From far away, stars are tiny points of light.
But up close, stars are massive, seething,
fiery balls of burning gas. This fierce display
does not last forever. Eventually, the nuclear
fusion which powers the star will burn all
its fuel. Gravity then collapses the remaining
matter together. For very large stars, what
happens next is a display of extremes. First,
the star explodes in a supernova, scattering
much of its matter throughout the universe.
For a brief moment, the dying star outshines
its entire galaxy. But once the light fades
and darkness returns, the remaining matter
forms an object so dense that anything that
gets too close will completely disappear from
view. THIS is a black hole…
The idea of a black hole originated hundreds
of years ago. In 1687, Isaac Newton published
his landmark work known as The Principia.
Here he detailed his laws of motion and the
universal law of gravitation. Using a thought
experiment involving a cannon placed on a
very tall mountain, Newton derived the notion
of escape velocity. This is the launch speed
required to break free from the pull of gravity.
In 1783, the English clergyman John Michell
found that a star 500 times larger than our
sun would have an escape velocity greater
than the speed of light. He called these giant
objects “dark stars” because they could
not emit starlight. This idea lay dormant
for more than a century.
Then, in the early 20th century, Albert Einstein
developed two theories of relativity that
changed our view of space and time: the special
theory and the general theory. The special
theory is famous for the equation E=mc2. The
general theory painted a new and different
picture of gravity. According to the general
theory of relativity, matter and energy bend
space and time. Because of this, objects which
travel near a large mass will appear to move
along a curved path because of the bending
in spacetime. We call this effect gravity.
One consequence of this idea is that light
is also affected by gravity. After all, if
spacetime is curved, then everything must
follow along a curved path, including light.
Einstein published his general theory of relativity
in 1915. And while Newton’s theory of gravity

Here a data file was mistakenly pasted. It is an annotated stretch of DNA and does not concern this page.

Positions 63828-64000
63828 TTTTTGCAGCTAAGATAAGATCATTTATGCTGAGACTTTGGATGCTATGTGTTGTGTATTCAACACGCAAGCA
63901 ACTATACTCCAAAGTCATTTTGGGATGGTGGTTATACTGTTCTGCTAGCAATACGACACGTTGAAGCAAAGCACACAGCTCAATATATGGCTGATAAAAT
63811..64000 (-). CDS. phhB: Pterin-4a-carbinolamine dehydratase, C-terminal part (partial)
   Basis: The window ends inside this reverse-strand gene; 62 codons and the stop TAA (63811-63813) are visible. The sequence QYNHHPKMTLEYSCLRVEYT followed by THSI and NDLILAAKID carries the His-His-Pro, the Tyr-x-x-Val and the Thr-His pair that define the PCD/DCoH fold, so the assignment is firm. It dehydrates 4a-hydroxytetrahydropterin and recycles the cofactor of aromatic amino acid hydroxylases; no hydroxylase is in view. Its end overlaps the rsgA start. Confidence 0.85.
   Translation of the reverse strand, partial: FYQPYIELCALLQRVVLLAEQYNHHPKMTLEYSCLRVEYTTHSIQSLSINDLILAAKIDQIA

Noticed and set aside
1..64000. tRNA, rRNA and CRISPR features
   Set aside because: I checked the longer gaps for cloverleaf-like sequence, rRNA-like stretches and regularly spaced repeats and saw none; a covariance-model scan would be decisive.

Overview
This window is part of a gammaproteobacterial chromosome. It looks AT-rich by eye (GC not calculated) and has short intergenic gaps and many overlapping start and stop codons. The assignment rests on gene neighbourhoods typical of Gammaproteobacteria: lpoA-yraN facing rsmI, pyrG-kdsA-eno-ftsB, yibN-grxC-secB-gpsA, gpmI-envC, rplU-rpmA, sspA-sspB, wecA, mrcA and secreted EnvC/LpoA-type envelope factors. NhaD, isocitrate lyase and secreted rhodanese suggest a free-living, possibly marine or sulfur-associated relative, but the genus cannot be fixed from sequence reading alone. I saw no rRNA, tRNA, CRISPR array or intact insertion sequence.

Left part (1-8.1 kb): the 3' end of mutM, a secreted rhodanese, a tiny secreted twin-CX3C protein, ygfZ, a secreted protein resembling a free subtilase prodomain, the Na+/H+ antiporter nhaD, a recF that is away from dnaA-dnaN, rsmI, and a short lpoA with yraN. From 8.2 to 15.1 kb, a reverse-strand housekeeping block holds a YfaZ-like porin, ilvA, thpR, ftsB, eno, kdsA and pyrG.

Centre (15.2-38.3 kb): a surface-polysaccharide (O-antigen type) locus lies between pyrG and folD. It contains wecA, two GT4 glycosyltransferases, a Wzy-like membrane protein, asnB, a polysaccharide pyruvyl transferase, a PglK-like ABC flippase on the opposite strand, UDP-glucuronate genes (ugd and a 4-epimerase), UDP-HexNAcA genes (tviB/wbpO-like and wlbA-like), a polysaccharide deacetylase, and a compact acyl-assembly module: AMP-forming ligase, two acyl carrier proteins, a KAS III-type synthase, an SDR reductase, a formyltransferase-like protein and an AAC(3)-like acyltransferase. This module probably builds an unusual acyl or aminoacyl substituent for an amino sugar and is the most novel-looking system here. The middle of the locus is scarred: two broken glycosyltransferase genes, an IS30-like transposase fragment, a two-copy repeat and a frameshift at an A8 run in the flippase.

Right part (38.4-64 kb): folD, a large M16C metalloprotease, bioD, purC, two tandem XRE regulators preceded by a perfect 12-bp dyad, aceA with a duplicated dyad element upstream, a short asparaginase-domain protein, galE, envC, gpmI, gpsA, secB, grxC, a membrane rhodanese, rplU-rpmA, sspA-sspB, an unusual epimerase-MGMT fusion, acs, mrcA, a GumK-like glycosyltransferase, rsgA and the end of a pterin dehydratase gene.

could be expressed using a simple formula,
Einstein’s theory required a set of complex
equations known as the “field equations.”
Only a few months after Einstein’s publication,
the German scientist Karl Schwarzschild found
a surprising solution. According to the field
equations, an extremely dense ball of matter
creates a spherical region in space where
nothing can escape, not even light. A curious
result, but did such things actually exist?
At first, the idea of a black sphere in space
from which nothing could escape was considered
purely a mathematical result, but one which
would not really happen. However, as the decades
passed, our understanding of the lifecycle
of stars grew. It was observed that some dying
stars became pulsars, another exotic object
predicted by theory. This suggested that dark
stars could actually be real as well. These
strange spheres were named “black holes,”
and scientists began the hard work of finding
them, describing them and understanding
how they are created.
But how do you find an object in space that
is completely black? Luckily, because black
holes have a large mass, they also have a
large gravitational field. So while we may
not be able to SEE a black hole, we can observe
its gravity pulling on its neighbors. With
this in mind, astronomers looked for a place
where a visible star and a black hole were
in close proximity to one another. One such
place is binary stars.
A binary star is a system of two stars orbiting
one another. We can spot them in several ways.
You can look for stars that change position
back and forth ever-so-slightly. Alternatively,
if you observe a binary star from the side,
the brightness will change when one star passes
behind the other. So it’s possible that
somewhere in space, there’s a binary star
consisting of a black hole and a visible star.
In fact, such binary systems have been observed!
Astronomers have found stars orbiting an invisible
companion. From the size of the visible star
and its orbit, astronomers calculated the
mass of its invisible neighbor. It fit the
profile of a black hole.
Since we can’t see a black hole, is
there a way to find its size? From Einstein’s
field equations, we know that given the mass
of a black hole, we can determine the size
of the sphere that separates the region of
no escape from the rest of space. The radius
of this sphere is called the Schwarzschild
radius in honor of Karl Schwarzschild. The
surface of the sphere is called the event
horizon. If anything crosses the event horizon,
it’s gone forever — hidden from the rest
of the universe.
This means, once you know the MASS of a black
hole, you can compute its SIZE using a simple
formula. And it’s actually quite easy to
measure the mass of a black hole. Just take
a standard issue space probe and shoot it